GSA Annual Meeting in Denver, Colorado, USA - 2016

Paper No. 110-3
Presentation Time: 8:35 AM


AMMANNITO, Eleonora1, DE SANCTIS, Maria Cristina2, CIARNIELLO, Mauro2, FRIGERI, Alessandro2, CARROZZO, Filippo Giacomo3, COMBE, Jean-Philippe4, EHLMANN, Bethany5, MARCHI, Simone6, MCSWEEN, H.Y.7, RAPONI, Andrea2, TOPLIS, Michael8, TOSI, Federico2, CASTILLO-ROGEZ, Julie C.9, CAPACCIONI, Fabrizio2, CAPRIA, Maria Teresa2, FONTE, Sergio2, GIARDINO, Marco2, JAUMANN, Ralf10, LONGOBARDO, Andrea3, MCCORD, Thomas B.4, MCFADDEN, Lucy11, PALOMBA, Ernesto2, PIETERS, C.M.12, RAYMOND, Carol A.9, SCHENK, Paul13, ZAMBON, Francesca2 and RUSSELL, C.T.14, (1)EPSS-IGPP, EPSS-IGPP, 595 Charles Young Drive East, Los Angeles, CA 90025, (2)INAF - Istituto Nazionale di Astrofisica, IAPS - Istituto di Astrofisica e Planetologia Spaziali, Via del Fosso del Cavaliere, 100, Rome, I-00133, Italy, (3)IAPS - Istituto di Astrofisica e Planetologia Spaziali, INAF - Istituto Nazionale di Astrofisica, Via del Fosso del Cavaliere, 100, Rome, I-00133, Italy, (4)Bear Fight Institute, P.O. Box 667, 22 Fiddler's Rd, Winthrop, WA 98862, (5)Division of Geological and Planetary Sciences, California Institute of Technology, MC170-25, Pasadena, CA 91125, and Jet Propulsion Laboratory, California Institute of Technology, Pasadena, CA 91104, (6)Southwest Research Institute, Boulder, CO 80302, (7)Earth and Planetary Sciences, University of Tennessee, 1412 Circle Drive, Knoxville, AZ 37996-1410, (8)Institut de Recherche d’Astrophysique et Planétologie, Centre National de la Recherche Scientifique, Université Paul Sabatier, Toulouse, 31400, France, (9)Jet Propulsion Laboratory, California Institute of Technology, Pasadena, CA 91109, (10)German Aerospace Center (DLR), Institute of Planetary ResearchGerman Aerospace Center (DLR), Berlin, Germany, (11)NASA Goddard Space Flight Center, Greenbelt, MD 20771, (12)Geological Sciences, Brown University, Box 1846, Providence, RI 02912, (13)houston, TX 77058, (14)Earth, Planetary and Space Sciences/IGPP, University of California, Los Angeles, 603 Charles Young Drive, 3845, Los Angeles, CA 90095,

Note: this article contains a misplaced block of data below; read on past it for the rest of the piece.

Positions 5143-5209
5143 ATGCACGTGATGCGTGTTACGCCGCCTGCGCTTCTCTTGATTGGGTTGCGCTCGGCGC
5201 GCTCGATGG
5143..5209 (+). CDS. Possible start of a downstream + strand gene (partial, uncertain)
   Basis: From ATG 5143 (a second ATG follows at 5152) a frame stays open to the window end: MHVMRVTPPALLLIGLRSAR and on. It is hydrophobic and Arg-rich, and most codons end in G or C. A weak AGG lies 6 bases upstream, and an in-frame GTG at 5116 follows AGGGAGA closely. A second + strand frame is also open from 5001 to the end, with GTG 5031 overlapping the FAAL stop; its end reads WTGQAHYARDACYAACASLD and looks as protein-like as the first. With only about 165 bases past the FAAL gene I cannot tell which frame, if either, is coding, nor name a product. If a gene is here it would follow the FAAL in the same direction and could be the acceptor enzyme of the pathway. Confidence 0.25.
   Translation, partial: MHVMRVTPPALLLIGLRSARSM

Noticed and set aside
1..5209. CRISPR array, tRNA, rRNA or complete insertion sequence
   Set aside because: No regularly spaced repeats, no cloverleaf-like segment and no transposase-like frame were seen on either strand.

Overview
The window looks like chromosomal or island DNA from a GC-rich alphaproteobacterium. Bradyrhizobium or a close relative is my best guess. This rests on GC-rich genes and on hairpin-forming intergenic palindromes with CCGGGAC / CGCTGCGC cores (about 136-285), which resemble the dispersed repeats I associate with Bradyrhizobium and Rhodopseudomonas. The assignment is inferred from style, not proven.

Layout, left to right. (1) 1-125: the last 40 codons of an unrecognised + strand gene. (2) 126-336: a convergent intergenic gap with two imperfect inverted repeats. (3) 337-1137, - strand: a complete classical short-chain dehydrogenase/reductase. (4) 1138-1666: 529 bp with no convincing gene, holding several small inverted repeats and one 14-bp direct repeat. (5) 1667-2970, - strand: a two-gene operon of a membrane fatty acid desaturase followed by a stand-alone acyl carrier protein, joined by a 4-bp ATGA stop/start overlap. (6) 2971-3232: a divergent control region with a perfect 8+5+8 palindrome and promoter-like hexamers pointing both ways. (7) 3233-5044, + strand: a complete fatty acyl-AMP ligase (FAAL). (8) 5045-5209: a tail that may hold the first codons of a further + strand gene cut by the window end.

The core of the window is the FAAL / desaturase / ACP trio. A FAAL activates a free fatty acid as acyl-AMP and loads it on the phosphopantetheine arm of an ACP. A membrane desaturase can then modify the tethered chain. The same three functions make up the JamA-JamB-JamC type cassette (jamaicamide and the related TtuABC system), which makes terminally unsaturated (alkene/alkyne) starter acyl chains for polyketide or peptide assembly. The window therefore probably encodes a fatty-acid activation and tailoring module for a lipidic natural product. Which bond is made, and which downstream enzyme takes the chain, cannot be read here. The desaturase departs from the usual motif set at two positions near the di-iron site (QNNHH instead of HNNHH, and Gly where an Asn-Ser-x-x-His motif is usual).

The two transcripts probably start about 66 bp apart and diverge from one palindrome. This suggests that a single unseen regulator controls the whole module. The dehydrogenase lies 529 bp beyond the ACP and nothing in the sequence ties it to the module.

The Dawn spacecraft has been orbiting around dwarf planet Ceres since Spring 2015 [1, 2]. The spectrometer VIR (0.25-5.0 μm) acquired data at different altitudes providing information on the composition of the surface of Ceres at resolutions ranging from few kilometers to few tens of meters [3,4].

The average thermally corrected reflectance spectrum of Ceres as measured by VIR shows that the spectrum in the 2.6–4.2μm region is compatible with the presence on the surface of a mixture of dark carbon-rich minerals, Mg- phyllosilicates, ammoniated clays, and carbonates [4]. This result confirms previous studies based on ground based spectra [5, 6].

The pervasive presence of Mg- and NH4-bearing phyllosilicates indicates endogenous formation by a globally widespread and extensive alteration processes while the variations in the amount of phyllosilicate suggest the existence of a vertically stratified upper crust [7].

The heterogeneity of the crust is also suggested by the presence of the ‘bright spots’. The typically dark surface of the dwarf planet Ceres is punctuated by areas of much higher albedo [8,9]. These areas are mostly consistent with a large amount of carbonate, implying recent hydrothermal activity [10].


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